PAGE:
The not charging below freezing requirement, all by itself, makes LiFePo4 batteries a nonstarter (so to speak) in much of North America. They would have to be equipped with heaters that would drain them if not used every week in frigid weather, or that would drain charge from the main pack.I have studied the idea of replacing the group 51R battery in the Nissan Leaf and other than the increased expense, I find little reason not to swap out the Lead battery for a good quality LiFePO4 battery, provided the mandatory BMS can guard against the environment of useage, i.e., it must not allow charging below freezing and must limit operations that can cause damage to the cells.
Is this stuff from Battery University? Because they are not the best source of information on batteries. The above is close to worst-case scenario for lead-acid batteries. I've gotten 7+ years from them in ICE vehicles, and a properly sized, good quality 51R can easily last 5 years in a Leaf. A good SLA battery can go six months disconnected without losing more than 5-15% of charge. If you want to compare $75 Chinese brand starting batteries with $400 lithium batteries, be sure to include the warning that sometimes a lithium battery's BMS will fail and kill the battery all by itself; one of the alternate acronyms for "BMS" is "Battery Murdering System." The best, most cost-effective way to deal with a Leaf that is getting dead batteries is:Some of my findings are surprising; for example; the 51R Lead battery, used in the Leaf, is rated at about 40 amps; but only about half that capacity is truly usable; a Lead battery loses about 1% per day capacity through internal leakage and if not continuously kept fully charged, builds up a sulfur coating over the negative plates and shredding of the positive plates that in time short out the battery; a Lead battery is always chemically active and starts the process of degradation the day acid is added to the core and depending on it's usage can last for periods on average of 3 years.
Price aside, this BMS requirement is the reason I have not swapped. And even if the 12v has its own reliable BMS, I'm left with the problem of cold spells in the winter when the 12v cannot charge.
Been using mine (which is only a 20ah version) for I think 6 years now without any single issues, my wife on the other hand has gone through several lead-acid batteries in her leaf, not to mention the dead time and helped needed to jump start her car so she could drive. I'm actually going to move it from my 2013 to my 2020 Leaf shortly because I want to see how long the thing will live I still have the old lead-acid battery on a tender in the garage to keep it healthy in case my wife needs another replacement (which at the rate I check it, she probably will in about another year )fotajoye wrote: ↑Sat Feb 27, 2021 1:04 amIf you are using a LiFePO4 12 volt battery in your Leaf, please let us know the particulars of your selection and its performance history. I would like to, in time, find a less expensive LiFePO4 battery that will fit the service requirements of the Nissan Leaf.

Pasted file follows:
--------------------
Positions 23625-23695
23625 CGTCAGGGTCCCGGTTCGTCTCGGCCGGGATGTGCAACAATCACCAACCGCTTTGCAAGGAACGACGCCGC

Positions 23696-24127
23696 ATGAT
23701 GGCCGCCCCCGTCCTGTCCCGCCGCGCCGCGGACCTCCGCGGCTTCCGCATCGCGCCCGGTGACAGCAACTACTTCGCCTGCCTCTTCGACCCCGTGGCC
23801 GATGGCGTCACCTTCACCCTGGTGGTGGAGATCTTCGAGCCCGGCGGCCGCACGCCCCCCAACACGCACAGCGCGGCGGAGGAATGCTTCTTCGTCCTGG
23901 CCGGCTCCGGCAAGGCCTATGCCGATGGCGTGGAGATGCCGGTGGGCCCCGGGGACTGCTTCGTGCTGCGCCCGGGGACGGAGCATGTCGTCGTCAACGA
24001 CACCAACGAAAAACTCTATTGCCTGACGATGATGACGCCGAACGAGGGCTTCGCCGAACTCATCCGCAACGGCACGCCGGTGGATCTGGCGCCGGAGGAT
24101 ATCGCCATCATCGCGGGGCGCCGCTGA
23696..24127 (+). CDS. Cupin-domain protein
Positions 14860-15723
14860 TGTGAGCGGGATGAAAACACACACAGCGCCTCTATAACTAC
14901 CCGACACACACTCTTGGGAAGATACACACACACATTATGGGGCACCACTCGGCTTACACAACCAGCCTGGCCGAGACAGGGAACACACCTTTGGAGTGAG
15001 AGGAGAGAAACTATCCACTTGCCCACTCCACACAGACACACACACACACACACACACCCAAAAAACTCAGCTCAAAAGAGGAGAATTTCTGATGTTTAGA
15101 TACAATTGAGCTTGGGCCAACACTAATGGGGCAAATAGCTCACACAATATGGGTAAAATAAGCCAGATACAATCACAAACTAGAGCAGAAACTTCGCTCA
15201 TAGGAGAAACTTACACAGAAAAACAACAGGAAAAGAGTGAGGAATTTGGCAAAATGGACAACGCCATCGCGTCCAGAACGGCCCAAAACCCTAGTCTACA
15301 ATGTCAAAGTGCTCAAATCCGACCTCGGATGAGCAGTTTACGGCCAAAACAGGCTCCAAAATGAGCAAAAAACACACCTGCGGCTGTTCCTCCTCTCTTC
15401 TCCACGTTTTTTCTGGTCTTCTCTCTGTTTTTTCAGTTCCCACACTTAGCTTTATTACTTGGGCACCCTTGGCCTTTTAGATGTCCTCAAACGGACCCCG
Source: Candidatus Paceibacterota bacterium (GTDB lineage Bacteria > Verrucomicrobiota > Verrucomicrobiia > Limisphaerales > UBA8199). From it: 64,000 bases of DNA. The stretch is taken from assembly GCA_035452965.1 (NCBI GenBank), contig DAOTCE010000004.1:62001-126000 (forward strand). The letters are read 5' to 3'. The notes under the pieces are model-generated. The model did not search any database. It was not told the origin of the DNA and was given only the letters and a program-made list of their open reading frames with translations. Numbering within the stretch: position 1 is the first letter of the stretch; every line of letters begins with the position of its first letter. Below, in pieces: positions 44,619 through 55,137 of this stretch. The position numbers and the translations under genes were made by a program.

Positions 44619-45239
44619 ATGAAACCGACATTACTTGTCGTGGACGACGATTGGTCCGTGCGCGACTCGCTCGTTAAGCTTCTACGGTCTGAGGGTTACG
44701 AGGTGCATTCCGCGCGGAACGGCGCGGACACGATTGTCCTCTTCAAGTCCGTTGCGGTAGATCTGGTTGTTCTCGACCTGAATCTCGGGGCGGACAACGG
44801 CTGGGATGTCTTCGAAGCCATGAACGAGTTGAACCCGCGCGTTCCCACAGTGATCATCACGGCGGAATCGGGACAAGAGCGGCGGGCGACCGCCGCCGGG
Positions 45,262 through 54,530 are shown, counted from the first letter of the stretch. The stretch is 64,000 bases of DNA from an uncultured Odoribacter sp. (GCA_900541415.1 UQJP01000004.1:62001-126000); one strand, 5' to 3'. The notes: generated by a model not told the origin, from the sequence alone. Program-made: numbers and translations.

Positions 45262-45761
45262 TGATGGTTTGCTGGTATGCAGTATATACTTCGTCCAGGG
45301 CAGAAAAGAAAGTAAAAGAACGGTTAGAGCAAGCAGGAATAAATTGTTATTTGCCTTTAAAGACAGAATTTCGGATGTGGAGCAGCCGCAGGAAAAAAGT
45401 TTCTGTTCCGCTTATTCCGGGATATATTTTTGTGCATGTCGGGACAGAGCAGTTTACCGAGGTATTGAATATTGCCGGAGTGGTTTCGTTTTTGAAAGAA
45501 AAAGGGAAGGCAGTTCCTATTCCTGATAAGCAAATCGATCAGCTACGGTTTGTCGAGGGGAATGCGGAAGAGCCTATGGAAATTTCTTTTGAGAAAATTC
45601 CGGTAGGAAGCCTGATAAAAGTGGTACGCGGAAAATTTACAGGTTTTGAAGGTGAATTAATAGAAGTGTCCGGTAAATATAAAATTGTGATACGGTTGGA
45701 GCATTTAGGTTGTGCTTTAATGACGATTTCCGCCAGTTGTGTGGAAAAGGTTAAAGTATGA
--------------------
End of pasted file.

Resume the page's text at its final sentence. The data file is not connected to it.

Not sure if this is just a fluke but I also had my old lead-acid battery on a tender in the garage, probably for a couple of years? but I looked at it the other day and it was several inches low on acid, well below the plates Needless to say, I unplugged it and promptly recycled it as I can't believe it's good anymore. I had always thought I was doing good keeping it on a tender but apparently not? now I'm going to have to check my X-1/9 this spring, I've had it on a battery tender for probably 4 years, again thinking I was doing good. I'll be kind of PO'd if its battery is also dry!
As far as I know, if it's a flooded battery then you need to check electrolyte level periodically even if it's just on a float charge. If the charger has any "desulfating" chicanery then probably need checking more frequently.jjeff wrote: ↑Sat Feb 27, 2021 2:46 pmNot sure if this is just a fluke but I also had my old lead-acid battery on a tender in the garage, probably for a couple of years? but I looked at it the other day and it was several inches low on acid, well below the plates Needless to say, I unplugged it and promptly recycled it as I can't believe it's good anymore. I had always thought I was doing good keeping it on a tender but apparently not? now I'm going to have to check my X-1/9 this spring, I've had it on a battery tender for probably 4 years, again thinking I was doing good. I'll be kind of PO'd if its battery is also dry!
The link spec is 8.5 Lbs.bobkart wrote: ↑Sat Aug 03, 2019 9:23 pmThis is the battery I went with:
https://www.ohmmu.com/product-page/12v- ... la-model-3
Yes to your last point, both my float chargers have the occasional pulse for desulfating. Like I said too late for my one battery, I just hope I haven't hurt my X-1/9 battery as that one was almost new when installed. I unplugged that tender a couple months back when I noticed my other battery was very low on acid. Probably should plug it in again for a couple days, then unplug it. I'd check that battery but it's under lots of light things stacked on the hood(where the battery is under) and the car has a cover on it, sounds like a spring project to check that battery.